Friday Night: Slim Thug, Z-Ro, Devin & Friends At Warehouse Live

trifecta aug8.JPG
Photos by Marco Torres
Mouths of the South (L-R): Z-Ro, Slim Thug, Devin the Dude
Slim Thug, Z-Ro, Devin the Dude, Afroman, Fat Tony, Killa Kyleon, Jack Freeman, UZOY, Mezou
Warehouse Live
August 5, 2011

9:08 p.m.: Oh my. So, the show tonight - Slim, Ro, Devin, Afroman and openers - is mostly guys you can see in Houston just about anytime. Also, it's only a little after 9 p.m.; they're barely starting to let people in. Still, there is a line, thick and strong, that wraps around the venue. There have to be at least 700 people already. Shit. Excellent. Kudos to Layne Schmerin et al.

9:22: Because it bears mentioning: The crowd tonight is almost entirely young and white. The DJ, Matt Murdock, also young and white, is burning through a heavy Houston set, and the crowd is keeping pace. He hits Ke, Moe, UGK, Screw and more, and there is no misstep.

And these kids are not listening to this or singing along in an ironic sense; they appear to genuinely feel it and appreciate what they've interpreted it as. Crazy. Who knew they were mobbin' so hard in Bellaire*?

*We're aware that that jokey ending undercuts the premise of that timestamp. Whatevs. Don't think so hard, bro.

uzoy aug8.jpg
9:28: UZOY, the 2DBZ-backed femmebot (above), is opening. She's an energetic little something. Neat. Like her. Did you listen to her The [Def]inition tape from earlier this year? It was thorough. She's smart to talk to about rap. The crowd whoops a tad, though it almost feels dutiful. Strange.

9:30: She's doing this song.

9:34: Says the DJ: "Remember, after the show you can get your picture taken with Z-Ro in the back after the show tonight!" Eh, pictures with Z-Ro? Not sure about that one. Is there any way that that doesn't end like that Zoo Bear Attack video from Ebaum's World? A picture with Z-Ro is cool. Not getting mauled to death is cooler, though. Probably gonna go ahead and skip that one.

9:38: Poking around a bit, talking to folks about things. If you've never just started a conversation with someone at a concert, you are absolutely missing out; it is almost always a good idea. At any rate, we happen to accidentally meet the DJ's dad. He's here to support, snapping pictures of his son in action, just generally looking very proud. Love that.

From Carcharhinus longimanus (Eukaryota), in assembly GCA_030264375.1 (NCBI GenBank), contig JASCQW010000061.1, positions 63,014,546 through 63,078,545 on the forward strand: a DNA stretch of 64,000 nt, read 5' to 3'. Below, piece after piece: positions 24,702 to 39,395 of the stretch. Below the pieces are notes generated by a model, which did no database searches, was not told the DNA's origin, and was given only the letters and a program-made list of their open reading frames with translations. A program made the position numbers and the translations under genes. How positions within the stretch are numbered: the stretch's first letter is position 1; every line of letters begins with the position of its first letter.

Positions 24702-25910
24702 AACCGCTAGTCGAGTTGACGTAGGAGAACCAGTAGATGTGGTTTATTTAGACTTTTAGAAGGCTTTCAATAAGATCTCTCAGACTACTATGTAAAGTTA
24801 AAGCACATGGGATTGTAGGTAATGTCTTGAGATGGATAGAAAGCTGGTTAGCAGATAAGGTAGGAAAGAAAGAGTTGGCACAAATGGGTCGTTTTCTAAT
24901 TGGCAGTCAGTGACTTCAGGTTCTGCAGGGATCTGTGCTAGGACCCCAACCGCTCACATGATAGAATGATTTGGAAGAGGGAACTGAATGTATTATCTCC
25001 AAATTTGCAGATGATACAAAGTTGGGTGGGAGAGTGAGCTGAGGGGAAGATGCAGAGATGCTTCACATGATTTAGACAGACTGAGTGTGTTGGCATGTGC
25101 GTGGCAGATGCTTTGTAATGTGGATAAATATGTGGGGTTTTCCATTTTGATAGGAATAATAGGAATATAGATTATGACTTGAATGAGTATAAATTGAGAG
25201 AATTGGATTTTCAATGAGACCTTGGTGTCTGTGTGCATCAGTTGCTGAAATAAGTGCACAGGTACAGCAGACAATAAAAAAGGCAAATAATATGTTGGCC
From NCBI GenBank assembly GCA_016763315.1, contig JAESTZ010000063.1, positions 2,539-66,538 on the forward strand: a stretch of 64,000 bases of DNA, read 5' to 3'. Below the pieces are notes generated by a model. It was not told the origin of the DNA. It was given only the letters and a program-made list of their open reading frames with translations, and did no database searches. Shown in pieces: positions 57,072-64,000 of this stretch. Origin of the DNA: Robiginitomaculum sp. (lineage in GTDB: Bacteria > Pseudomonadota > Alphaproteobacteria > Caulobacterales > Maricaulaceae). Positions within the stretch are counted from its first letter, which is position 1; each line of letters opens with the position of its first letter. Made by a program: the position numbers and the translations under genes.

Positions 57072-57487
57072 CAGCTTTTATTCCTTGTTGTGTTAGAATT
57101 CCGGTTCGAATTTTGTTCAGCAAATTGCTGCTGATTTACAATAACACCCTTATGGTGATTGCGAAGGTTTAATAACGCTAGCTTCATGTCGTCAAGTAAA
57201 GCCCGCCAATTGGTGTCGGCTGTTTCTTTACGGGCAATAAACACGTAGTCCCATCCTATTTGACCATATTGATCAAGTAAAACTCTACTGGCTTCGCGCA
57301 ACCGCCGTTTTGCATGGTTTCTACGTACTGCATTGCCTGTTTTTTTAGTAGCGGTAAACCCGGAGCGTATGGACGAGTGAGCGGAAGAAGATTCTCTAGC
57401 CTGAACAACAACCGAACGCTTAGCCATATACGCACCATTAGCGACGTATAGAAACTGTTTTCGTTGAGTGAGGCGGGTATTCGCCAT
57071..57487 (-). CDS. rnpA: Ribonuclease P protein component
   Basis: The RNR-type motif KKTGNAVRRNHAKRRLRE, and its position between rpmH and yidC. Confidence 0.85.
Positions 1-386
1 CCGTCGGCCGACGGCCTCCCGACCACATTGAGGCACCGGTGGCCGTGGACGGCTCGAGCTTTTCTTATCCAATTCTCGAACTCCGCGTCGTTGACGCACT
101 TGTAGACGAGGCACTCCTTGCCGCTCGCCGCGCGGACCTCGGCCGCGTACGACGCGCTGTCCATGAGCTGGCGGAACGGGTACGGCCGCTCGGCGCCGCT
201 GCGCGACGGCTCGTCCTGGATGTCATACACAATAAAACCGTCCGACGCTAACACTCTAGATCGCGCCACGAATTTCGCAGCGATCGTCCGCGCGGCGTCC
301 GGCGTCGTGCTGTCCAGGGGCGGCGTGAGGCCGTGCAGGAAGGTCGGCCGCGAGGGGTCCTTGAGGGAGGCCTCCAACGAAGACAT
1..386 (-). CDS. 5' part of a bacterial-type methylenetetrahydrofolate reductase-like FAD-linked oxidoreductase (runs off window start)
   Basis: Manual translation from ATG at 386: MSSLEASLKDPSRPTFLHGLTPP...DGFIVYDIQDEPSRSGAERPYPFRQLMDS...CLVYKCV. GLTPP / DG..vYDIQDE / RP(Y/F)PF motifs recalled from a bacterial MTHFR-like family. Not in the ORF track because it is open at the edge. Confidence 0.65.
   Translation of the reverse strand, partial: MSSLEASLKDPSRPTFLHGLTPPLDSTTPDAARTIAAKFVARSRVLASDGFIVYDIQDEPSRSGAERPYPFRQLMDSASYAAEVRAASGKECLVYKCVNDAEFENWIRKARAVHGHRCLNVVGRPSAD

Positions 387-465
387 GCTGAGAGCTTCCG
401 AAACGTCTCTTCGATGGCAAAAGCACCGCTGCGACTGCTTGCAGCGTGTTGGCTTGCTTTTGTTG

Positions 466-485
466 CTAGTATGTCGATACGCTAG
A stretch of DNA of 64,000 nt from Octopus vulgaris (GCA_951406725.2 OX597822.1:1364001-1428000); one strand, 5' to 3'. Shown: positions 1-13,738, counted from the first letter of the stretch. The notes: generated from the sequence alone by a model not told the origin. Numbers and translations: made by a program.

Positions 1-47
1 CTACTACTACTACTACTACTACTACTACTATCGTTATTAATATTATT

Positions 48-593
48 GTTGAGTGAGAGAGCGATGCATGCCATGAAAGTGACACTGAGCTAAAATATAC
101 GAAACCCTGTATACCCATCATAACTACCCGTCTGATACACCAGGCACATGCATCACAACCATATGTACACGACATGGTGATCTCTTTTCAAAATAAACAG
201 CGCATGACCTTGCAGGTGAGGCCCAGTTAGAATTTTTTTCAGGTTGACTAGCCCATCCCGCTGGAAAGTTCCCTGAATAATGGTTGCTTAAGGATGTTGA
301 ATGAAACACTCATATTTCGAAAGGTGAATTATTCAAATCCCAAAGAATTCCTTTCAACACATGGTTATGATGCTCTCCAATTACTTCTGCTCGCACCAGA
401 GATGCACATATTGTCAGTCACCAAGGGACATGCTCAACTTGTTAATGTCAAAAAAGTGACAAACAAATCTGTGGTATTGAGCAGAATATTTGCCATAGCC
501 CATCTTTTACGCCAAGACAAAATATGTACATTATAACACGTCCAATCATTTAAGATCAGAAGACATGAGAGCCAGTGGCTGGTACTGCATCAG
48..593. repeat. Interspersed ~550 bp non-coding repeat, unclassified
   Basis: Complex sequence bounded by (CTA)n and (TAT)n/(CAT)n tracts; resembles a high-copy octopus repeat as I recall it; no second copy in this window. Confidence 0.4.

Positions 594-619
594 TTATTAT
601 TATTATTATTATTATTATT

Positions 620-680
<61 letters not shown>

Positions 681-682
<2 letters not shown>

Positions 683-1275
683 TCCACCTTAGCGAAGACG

warehouse crowd aug8.jpg
9:41: A young man named Mezou is out there now. He's a senior in high school or something (some kids behind us are talking about him). He's serviceable enough, but he plays too much of his songs. We've been to a ton of rap shows. Unless you know them personally, openers almost always stink. They just seem to be in the way. But, we have seen some really good ones. There's a formula to giving a great show when no one knows your music. When you're an unknown and are performing, you should structure your set like this:

1. Start with something punchy, your heaviest, biggest, most intimidating sound. Do that song for, at most, one verse. As much as you love it, nobody else knows it. They'll zone out after too long. And if that happens, you've lost them for good. Think on it like watching a video on YouTube: If there's not something interesting happening, nobody watches more than 30 seconds of a video that they don't know anything about. You have to keep it moving.

2. Follow that up with something that people recognize; a famous beat, preferably.

3. Do another snippet of one of your songs. Never stop to talk or explain anything. Nobody cares that you wrote this next song with your friend in the car while you were getting high or whatever.

4. Go back to something people know. Try to pick a song that people can play along with, like an old Houston song (in this case, "Barre Baby" would've killed). Again, keep it short.

5. Back to your music.

6. Finish with something fun and maybe even silly. There's no way anybody wakes up the day after a show and says, "Hey, what was the name of that one opener? The one that did zero songs that I knew?" Likewise, there's no way anybody wakes up the day after a show and doesn't mention the guy that played the theme song to Fresh Prince of Bel-Air to end his set.

Bam. You just gained a whole bunch of new fans in seven minutes. You're welcome.

Location Info


Warehouse Live

813 St. Emanuel, Houston, TX

Category: Music

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Lil J and Lil C HTR/SNT show at Warehouse Live Thursday August 18. Come through and show some love H-Town.


White Jewish kids go hard. Shalom


That was the youngest and whitest rap show I've been to in Houston.  We did see a dad outside the venue with two kids who were about 12.  We joked about them going to the show, and then ran into the guy and kids at the beer line inside. 

There needs to be a rule about when and when not to wear a wife beater on stage.  The white Jewish kid before Afroman was a good example of when not to wear a wife beater.


Great Photos Marco!


I'm one of those concert security guys. Trust me, we could care less about weed smoking at the venue. Keeps yall from gettin too rowdy

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